All computers have onboard graphics (else the monitor wouldn’t see anything!), what happens is when you plug in a dedicated graphics card, the other one is disabled (either automatically or through the BIOS). The manufacturer will have dealt with this when the machine was built if you purchase a new machine complete.
Monitor size isn’t much of an issue, remember that your visitors will use a variety of devices, some big some small. So there’s no guarantees that what you buy will cover every base. My advice would be if you get a large monitor, you have the advantage of being able to test at high resolutions and then resize the browser window to lower resolutions so you can see how your site will be affected for people with less available space. There’s no guaranteed way of testing for available screen size, but a larger workspace gives you more options - and you can see more stuff on the screen
If you use Adobe products, the emphasis would probably be more towards CPU, RAM and the graphics card (because those are the things which decide how fast things load and how many tasks you can have running at one time) - hard disk space is a factor but most $200 laptops have something like 250gb which would hold the entire adobe suite anyway - so it’s not so much an issue (unless your going to have seriously huge images or raw video)
* Experience genuine Windows 7§§§ Home Premium 64-bit
* Get reliable performance from the 2.8GHz AMD Phenom II X4 925
* Multitask with the 8GB PC3-10600 DDR3 SDRAM
* Enhance multimedia with the 512MB ATI Radeon HD 4350 graphics card
* Store data on the high-capacity 1TB SATA hard drive
* Label discs with silkscreen-quality text, photos, and designs using
our cool LightScribe feature1
Dell Studio XPS 9000 $899.00
Intel® Core™ i7-920 processor(8MB L3 Cache, 2.66GHz)
Genuine Windows® 7 Home Premium, 64bit, English
16X DVD+/-RW Drive
3GB4 DDR3 Tri-Channel SDRAM5 at 1066MHz - 3 DIMMs
500GB6 7200 RPM7 SATA Hard Drive
nVidia® GeForce® 310 512M GDDR3
Integrated 7.1 Channel Audio
Integrated 10/1000 Ethernet
1 Year Basic Service Plan
Sarb - i don’t want to talk you out of it if you really really want to buy a new pc, but there are a number of things you can do before spending almost a grand on a new machine.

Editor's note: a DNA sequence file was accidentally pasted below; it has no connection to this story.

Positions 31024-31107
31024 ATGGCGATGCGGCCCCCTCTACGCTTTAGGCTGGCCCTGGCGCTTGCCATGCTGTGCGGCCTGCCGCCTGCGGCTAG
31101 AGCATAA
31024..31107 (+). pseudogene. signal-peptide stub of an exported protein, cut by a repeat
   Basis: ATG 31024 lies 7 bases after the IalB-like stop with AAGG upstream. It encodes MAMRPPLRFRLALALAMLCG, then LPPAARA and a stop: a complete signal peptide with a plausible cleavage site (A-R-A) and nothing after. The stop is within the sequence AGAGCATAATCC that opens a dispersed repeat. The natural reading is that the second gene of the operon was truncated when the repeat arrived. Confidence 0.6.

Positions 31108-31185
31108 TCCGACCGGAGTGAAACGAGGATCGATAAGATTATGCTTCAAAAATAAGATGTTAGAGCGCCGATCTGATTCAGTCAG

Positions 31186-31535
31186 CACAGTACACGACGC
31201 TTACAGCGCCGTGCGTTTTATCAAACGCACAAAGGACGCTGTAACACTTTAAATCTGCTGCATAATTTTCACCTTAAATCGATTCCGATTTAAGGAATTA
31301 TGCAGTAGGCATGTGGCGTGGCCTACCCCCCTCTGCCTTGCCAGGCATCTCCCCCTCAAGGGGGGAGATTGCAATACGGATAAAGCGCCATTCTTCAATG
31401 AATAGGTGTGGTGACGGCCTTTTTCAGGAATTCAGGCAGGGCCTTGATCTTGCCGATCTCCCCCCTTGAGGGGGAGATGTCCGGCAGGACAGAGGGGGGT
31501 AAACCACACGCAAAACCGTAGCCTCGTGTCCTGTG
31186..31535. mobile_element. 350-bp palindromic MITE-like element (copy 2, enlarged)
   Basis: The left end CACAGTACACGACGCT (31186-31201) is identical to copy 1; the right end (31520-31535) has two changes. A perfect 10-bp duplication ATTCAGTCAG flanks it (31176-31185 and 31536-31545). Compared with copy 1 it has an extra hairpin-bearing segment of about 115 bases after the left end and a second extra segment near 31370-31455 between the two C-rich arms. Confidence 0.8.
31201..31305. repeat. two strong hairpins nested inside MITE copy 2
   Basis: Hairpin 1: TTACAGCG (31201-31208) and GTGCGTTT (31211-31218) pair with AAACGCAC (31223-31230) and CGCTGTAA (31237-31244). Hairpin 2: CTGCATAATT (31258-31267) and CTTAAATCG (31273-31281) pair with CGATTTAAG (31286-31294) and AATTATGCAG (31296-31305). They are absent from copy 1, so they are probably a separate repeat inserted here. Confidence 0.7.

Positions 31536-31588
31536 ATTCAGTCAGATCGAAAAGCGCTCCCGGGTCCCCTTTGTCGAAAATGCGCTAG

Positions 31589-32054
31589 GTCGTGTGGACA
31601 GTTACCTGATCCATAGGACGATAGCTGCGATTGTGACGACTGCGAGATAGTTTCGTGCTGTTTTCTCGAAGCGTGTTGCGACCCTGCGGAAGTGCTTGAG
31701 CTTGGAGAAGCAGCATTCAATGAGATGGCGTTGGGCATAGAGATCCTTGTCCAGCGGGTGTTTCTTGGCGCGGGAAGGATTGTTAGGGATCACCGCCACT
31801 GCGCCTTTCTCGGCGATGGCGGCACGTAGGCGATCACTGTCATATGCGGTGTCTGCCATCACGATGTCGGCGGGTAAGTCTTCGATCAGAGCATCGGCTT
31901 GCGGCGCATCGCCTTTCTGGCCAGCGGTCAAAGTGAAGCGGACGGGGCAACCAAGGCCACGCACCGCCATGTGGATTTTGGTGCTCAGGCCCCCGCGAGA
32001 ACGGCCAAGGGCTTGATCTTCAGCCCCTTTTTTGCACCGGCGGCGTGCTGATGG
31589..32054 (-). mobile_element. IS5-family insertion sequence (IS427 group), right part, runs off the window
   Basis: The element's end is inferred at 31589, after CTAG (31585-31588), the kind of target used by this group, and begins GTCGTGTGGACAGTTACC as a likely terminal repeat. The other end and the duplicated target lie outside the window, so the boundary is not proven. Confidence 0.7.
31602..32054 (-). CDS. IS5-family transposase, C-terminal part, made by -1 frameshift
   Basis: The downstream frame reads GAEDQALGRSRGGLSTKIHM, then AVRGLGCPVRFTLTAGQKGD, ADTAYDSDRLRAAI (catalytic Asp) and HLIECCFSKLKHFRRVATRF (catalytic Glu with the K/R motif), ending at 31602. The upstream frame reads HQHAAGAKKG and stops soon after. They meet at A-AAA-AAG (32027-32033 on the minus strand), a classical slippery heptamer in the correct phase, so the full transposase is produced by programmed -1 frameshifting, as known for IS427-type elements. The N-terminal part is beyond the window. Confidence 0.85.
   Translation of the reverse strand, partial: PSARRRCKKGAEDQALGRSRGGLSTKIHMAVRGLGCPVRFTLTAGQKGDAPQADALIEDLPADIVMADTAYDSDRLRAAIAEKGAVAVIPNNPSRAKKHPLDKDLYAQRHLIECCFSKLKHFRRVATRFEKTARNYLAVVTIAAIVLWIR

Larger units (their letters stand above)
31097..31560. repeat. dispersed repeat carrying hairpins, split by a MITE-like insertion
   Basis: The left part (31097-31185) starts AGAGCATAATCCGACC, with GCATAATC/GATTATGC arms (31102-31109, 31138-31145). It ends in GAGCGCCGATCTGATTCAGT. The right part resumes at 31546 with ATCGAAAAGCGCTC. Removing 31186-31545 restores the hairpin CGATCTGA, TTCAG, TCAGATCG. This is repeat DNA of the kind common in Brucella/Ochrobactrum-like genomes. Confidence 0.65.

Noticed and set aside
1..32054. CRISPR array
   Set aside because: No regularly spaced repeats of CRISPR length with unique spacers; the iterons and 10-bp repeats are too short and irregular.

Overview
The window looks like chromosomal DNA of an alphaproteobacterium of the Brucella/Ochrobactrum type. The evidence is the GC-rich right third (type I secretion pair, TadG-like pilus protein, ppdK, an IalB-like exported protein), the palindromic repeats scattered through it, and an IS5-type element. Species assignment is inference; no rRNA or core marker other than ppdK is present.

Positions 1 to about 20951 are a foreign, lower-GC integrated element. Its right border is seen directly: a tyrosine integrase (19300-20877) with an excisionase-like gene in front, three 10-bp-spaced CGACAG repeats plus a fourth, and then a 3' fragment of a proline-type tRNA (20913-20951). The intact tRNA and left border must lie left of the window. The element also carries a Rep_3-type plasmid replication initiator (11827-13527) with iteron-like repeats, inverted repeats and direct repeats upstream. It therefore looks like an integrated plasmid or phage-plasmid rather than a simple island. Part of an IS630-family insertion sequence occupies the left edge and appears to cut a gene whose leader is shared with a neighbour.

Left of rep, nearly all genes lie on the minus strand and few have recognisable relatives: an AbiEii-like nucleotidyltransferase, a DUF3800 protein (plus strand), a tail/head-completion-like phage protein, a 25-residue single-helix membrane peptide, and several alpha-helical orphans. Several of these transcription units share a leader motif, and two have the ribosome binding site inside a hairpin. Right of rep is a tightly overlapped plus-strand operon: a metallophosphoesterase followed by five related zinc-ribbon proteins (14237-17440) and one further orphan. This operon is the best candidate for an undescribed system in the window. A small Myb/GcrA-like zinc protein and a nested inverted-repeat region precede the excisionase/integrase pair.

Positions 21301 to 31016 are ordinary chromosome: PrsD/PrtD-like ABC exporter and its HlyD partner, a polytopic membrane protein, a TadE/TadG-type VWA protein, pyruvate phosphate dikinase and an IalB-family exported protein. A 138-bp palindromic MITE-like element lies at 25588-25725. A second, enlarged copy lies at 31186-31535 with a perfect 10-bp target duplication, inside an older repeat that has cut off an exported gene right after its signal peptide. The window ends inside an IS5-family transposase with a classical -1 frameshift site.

Just a few things you can do yourself or with help from a somewhat handy friend include…
Defragging your hard drive - upgrading your RAM - upgrading your graphics card…or adding a card if your system currently has built-in graphics.
I used to reformat my HD and reinstall my OS about once a year back when Win98 was around and that always improved things greatly. I’m not a big fan of Vista and still use XP on my desktop, but chances are a reinstall of Vista would improve things for you there.
With a Dell machine you probably have a set of discs or a hidden partition on your HD that can be used to restore your computer to its like new condition and your only investment there is your time to backup your existing programs and files and then reinstall things.
P.S. Looking at the 2 systems you mentioned, I’d go with the HP and maybe put the money saved from not buying the Dell into a better video card if needed. Both of those video cards are more entry level cards but might work ok for what you’re doing.
If your buying your computer for graphic/development, the XPS 9000 is highly overkill, unless your a gamer, then that would be fitting. If you are going to buy a desktop, I reccomend the XPS 8100. I have the 8000, and she is a beast of a desktop. Never have a hiccup with Photoshop CS4, VS.NET, and SQL Server Manager opened up at the same time. It’s easy to overkill, but you also want to plan ahead, so you can run apps that hit consumers 3 years from now.